Robert's Reviews > Edie: American Girl

Edie by Jean Stein
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's review
Mar 10, 13

bookshelves: nonfiction, biography, own, new-york, boston, california, drugs, 1960s
Read from July 06 to 08, 2012 — I own a copy, read count: 1

Until June 2001, I never had heard of Edie Sedgwick. Right after the school year finished, I took off for a week to Pittsburgh and Cleveland for some baseball games. One day in Pittsburgh I visited the Warhol Museum. What a wonderful place!

While there, there was an exhibit all about Edie. I was mesmerized. Truly. What a fun-loving gal. I purchased this book there. I've yet to read it. :(
It was June 2001 when I traveled to Pittsburgh then to Cleveland and back to the steel town. My purpose was to see baseball games. I think I was unaware of the Warhol Museum until I arrived, but I am not certain. What I do know is I spent all day in that museum.

There was an exhibit about Edie going on. I had never heard of Edie until then. I had an interest in Warhol particularly after seeing the exhibit at MOMA shortly after his death, but didn't know a whole lot about him.

Edie stole the show. They played her movies made at The Factory. I don't know if all were played, but I definitely recall the restaurant. I was mesmerized.

It seems to me Edie affected me then just like she affected everyone she encountered. She drew you in. I needed to know more about this stunning woman; that is why I purchased this book. Back to real life, I guess the intrigued wore off because there it sat for 11 years before I got around to reading it.


That's what Edie's life comes down to. A spoiled rich girl, vapid of thought seeking fame. It's no wonder she hooked up with Warhol. When that was lost, into a junkie's death spiral she slipped until she lost the battle.

Reading this was very much like watching the proverbial car accident knowing the outcome waiting for the details.

Edie wasn't important. Edie was merely another lost soul. The difference is that she had her 15 minutes so someone took the time to write about it.

The book is interestingly composed. Two hundred fifty people were interviewed. The transcripts were passed off to George Plimpton who edited them into a story. I've never read such a composition before. It's an odd construction but not one I would completely dismiss.

There was a lot of Sedgwick history presented initially. It became apparent fairly early on that that was necessary to understand the mental anguish that plagued the storyline. Father was vapid as his children were. A controlling incestuous horn-toad, he is blamed for the death of three of his children (including Edie) at early ages. While his presence/dominance was big, to absolve the others of responsibility for their actions particularly Edie, is ludicrous.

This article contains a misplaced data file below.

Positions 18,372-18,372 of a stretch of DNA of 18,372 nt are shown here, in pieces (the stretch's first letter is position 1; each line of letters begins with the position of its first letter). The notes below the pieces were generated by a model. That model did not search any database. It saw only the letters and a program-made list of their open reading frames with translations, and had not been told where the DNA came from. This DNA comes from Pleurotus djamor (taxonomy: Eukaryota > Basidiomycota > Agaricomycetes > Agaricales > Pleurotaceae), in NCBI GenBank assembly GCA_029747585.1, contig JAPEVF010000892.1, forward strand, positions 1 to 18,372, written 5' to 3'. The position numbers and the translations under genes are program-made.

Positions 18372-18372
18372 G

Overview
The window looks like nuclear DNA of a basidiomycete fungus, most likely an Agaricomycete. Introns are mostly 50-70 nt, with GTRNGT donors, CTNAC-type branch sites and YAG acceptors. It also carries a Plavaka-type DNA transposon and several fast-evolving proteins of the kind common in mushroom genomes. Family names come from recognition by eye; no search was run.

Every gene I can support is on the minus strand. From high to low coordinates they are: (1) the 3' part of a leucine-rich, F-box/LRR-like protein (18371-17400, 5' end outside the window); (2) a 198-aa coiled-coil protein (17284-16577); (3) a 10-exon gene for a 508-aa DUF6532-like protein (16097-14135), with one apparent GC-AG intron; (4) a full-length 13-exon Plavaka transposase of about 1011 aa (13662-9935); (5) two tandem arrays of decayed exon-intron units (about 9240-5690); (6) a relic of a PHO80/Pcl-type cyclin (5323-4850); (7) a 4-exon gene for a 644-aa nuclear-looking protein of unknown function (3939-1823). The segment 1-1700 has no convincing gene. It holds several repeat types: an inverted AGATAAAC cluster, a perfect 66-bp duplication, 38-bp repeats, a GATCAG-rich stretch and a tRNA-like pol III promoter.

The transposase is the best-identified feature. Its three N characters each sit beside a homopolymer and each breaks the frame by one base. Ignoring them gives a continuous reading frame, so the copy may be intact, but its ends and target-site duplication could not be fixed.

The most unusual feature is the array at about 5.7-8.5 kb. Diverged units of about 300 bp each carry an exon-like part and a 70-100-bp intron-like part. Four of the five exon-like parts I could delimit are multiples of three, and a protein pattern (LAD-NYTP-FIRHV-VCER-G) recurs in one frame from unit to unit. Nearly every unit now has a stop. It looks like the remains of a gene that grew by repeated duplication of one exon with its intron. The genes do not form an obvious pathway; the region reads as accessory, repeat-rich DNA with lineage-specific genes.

This is a story of a drug addict, plain and simple. She came from wealth, which she exploited. She dabbled in fame, which she relished. But she died at 28 of self abuse.

While I was compelled to read this and kept at it even after I found it was to be a lost-soul story, I found details lacking. My initial interest (and most people's approaching this book) is that of The Factory. Yet, I didn't find much that was really discussed about Edie there. Sure, we learned about Warhol and the cast of characters of The Factory. But when it came to what Edie did there, we really only got generalities and some tidbits about a couple of the movies. It was clear that the story was going to press beyond quickly. And frankly, the next scene was sparse as well, telling of the affair with Dylan only superficially.

But in a way, I guess it is fitting that the story is told in this manner because Edie was merely superficial.

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Reading Progress

07/07/2012 page 82
15.0% "Interesting biography as it told through changing interviews. So far, the history of the Sedgwick family. Pretentious and mentally unstable. No wonder Edie was doomed, which I suppose is the purpose of this background."
07/08/2012 page 188
33.0% "I'm approaching halfway and we're just getting to the Edie part of the story. I suppose it is good to have all this background for it definitely explains why she was like was. Confirmed that Edie was most likely the inspiration for Dylan's "Leopard-Skin Pill-Box Hat". Keep thinking she was a lot like Holly Golightly, but she arrived in NYC well after Capote's novella."

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